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Let us consider variables $X_1,\dots,X_k$. They are highly dependent. We want to perform some test for any pair $(X_i,Y)$ and imply proper multiple-comparisons correction.

As i understand, Westfall & Young or minP/maxT corrections should be efficient in this task. But i can't find any general implementation in R. And code it from scratch is hard and dangerous, as for me.

Is there any implementation of this methods or any alternatives?

Edit 1: Practical example.

X1=c(0,1,1,0,1,1,0,1)
X2=c(0,1,1,0,1,1,0,0)
X3=c(0,1,1,0,1,1,1,1)`
set.seed(16)
Y=rnorm(8,mean = 3)*X1+rnorm(8)

p_1=wilcox.test(Y[X1==0],Y[X1==1])$p.value
p_2=wilcox.test(Y[X2==0],Y[X2==1])$p.value
p_3=wilcox.test(Y[X3==0],Y[X3==1])$p.value

p_vec=c(p_1,p_2,p_3)

p.adjust(p_vec,method = "holm")

Holm's correction is too strict for such dependent tests. I wanted to permute Y and perform Westfall & Young correction.

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  • $\begingroup$ I'm not quite clear on which hypotheses you're actually trying to test given your data. Do you have multiple observations for each variable $X_i$ and $Y$? More generally, the R library multtest provides methods for adjusting p-values using the step-down maxT and minP procedures of Westfall & Young. Have you already taken a look at multtest? $\endgroup$ – Maurits Evers Feb 11 at 13:51
  • $\begingroup$ @MauritsEvers, I have, say, N patients with $X_1, \dots,X_k$ and $Y$ measured for every patient. As i understood, multtest can only be used if $X_i$ is continuous and $Y$ is binary. In my case $X_i$ is binary, $Y$ is continuous and i want to perform Wilcoxon test with resampling of $Y$ ranks. Also im interested in case when $Y$ is binary and we use Exact Fisher's test. $\endgroup$ – Kess Feb 11 at 16:21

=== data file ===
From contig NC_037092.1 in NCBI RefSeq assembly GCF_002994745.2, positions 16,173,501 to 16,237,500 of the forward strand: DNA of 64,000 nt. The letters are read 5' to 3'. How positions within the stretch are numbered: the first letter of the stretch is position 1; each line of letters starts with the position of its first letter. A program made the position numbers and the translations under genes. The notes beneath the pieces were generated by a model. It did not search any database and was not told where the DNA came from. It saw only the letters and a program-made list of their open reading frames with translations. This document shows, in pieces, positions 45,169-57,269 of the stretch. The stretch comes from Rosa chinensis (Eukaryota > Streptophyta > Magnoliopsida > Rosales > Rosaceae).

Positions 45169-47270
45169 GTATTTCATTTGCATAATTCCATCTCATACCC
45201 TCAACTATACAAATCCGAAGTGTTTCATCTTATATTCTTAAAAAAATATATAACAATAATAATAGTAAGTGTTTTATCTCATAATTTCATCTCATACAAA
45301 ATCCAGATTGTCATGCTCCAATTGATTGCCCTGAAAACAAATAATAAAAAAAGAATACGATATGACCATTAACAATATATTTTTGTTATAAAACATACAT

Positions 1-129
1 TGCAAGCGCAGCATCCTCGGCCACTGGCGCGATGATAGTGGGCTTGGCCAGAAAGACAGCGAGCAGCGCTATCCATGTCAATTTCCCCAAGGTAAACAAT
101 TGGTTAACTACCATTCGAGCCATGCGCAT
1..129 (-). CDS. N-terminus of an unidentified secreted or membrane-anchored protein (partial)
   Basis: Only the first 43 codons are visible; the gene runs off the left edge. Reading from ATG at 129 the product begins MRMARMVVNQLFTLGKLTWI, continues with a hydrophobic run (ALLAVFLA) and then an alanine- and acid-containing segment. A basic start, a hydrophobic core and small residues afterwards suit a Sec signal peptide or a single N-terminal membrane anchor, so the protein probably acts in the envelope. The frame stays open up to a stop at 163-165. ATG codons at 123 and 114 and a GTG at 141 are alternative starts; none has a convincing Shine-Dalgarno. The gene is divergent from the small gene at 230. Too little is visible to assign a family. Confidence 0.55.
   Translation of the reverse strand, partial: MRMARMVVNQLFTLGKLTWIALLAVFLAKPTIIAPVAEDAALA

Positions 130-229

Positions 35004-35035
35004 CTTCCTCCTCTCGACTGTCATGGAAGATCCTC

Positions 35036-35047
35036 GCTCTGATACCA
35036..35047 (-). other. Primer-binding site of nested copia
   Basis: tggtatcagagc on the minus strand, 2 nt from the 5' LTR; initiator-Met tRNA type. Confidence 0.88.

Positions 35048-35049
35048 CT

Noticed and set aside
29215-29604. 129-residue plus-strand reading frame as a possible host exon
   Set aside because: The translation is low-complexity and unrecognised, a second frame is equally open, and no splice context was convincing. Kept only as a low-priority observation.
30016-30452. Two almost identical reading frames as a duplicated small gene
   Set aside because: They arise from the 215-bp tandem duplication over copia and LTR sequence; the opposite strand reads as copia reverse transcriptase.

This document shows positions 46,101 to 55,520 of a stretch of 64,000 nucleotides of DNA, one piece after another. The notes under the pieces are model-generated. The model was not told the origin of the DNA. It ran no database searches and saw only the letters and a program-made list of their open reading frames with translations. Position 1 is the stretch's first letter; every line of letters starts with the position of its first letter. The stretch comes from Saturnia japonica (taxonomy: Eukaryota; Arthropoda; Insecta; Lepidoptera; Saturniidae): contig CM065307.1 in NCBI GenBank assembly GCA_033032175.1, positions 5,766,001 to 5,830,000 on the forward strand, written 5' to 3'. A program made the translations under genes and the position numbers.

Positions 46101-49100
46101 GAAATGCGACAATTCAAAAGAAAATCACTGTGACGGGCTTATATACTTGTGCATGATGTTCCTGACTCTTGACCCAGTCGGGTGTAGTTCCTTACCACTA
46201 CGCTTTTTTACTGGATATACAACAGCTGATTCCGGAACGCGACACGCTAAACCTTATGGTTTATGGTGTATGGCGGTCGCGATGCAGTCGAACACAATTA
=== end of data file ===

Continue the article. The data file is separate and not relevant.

• $\begingroup$ I'm sorry but I'm still confused about your data. I assume you have multiple measurements for every variable $X_i$ for every patient? Otherwise I'm not clear on how you'd like to "perform some test for any pair $(X_i, Y)$". Perhaps it might help if you were to provide some sample data and code (since this post has an r code tag) that shows what test(s) you'd like to perform on which (subset of) your data. I'm also wondering whether modelling Y directly as a function of the X_is wouldn't be more sensible. This might avoid the whole multiple comparison issue altogether. $\endgroup$ – Maurits Evers Feb 12 at 1:17
  • $\begingroup$ @MauritsEvers I apologize for such unclear data. I meant pairs of random variables $(X_i,Y),\quad i=1\dots k$ . I added a code example to the post. $\endgroup$ – Kess Feb 12 at 13:04
  • $\begingroup$ I'm very confused about your data and what you're trying to do; in your post you state that you want to perform pairwise tests (Wilcoxon rank tests in your case) of random variables $(X_i, Y)$ where $X_i$ is binary and $Y$ is continuous; but in your code you perform tests on disjoint subsets of $Y$. $\endgroup$ – Maurits Evers 2 days ago

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